The Construction Project: Creating Living Wage Jobs for Minorities and Women

06/02/2017 11:36 am ET Updated Jun 02, 2017

Large racial and gender wage gaps remain in the U.S., the Pew Research Center reported last year. The American dream of a better tomorrow—with greater earnings and equal opportunity—is fraying for disadvantaged minorities and women. But it is not beyond repair. The construction industry has the potential to change the lives of those who need it most, providing living wage jobs that can support families and build wealth.

Many women and minority workers are not aware of the employment opportunities in the construction industry, which offers high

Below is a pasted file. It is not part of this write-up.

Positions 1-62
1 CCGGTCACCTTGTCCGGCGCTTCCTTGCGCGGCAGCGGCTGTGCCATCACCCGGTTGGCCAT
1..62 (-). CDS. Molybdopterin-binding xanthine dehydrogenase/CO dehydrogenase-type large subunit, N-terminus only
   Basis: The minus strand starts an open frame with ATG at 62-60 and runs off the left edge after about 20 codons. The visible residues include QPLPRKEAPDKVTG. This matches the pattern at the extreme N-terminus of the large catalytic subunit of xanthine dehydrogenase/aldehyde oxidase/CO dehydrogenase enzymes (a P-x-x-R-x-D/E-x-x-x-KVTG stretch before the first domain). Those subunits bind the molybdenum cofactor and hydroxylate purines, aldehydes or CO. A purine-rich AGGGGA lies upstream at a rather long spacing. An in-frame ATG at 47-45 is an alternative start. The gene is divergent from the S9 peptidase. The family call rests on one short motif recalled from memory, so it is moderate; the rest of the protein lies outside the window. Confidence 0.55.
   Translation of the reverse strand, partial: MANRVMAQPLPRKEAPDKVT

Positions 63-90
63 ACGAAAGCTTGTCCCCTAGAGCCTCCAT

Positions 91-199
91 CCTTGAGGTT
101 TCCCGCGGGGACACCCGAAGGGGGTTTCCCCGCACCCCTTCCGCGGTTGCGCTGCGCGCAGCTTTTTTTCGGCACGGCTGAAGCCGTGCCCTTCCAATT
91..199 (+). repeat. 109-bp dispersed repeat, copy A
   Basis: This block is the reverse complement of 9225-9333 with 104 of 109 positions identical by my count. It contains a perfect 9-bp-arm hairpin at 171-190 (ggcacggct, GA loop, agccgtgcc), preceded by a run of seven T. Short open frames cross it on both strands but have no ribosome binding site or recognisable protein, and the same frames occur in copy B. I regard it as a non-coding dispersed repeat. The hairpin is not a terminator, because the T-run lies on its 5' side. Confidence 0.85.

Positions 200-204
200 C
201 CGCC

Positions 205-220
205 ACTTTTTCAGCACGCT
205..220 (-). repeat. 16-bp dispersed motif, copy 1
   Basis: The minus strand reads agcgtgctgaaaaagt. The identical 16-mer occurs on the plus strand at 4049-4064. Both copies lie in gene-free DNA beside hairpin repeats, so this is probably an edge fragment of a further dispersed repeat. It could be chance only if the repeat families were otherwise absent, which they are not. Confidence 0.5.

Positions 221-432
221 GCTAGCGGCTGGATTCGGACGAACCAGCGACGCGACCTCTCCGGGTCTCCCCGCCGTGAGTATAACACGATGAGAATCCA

Many women and minority workers are not aware of the employment opportunities in the construction industry, which offers high-paying jobs and established apprenticeship programs. That must change. Image courtesy of Mortenson.

Today, the numbers on poverty and employment for American women, issued in Maria Shriver’s Women In America report, paint a sobering picture: women account for one in three, or 42 million, of those who live in, or on, the brink of poverty, and nearly two-thirds of all minimum wage workers. And since the Great Recession, median wealth for all minorities has fallen 9 percent compared to only 1 percent for non-Hispanic whites, notes Pew Research Center.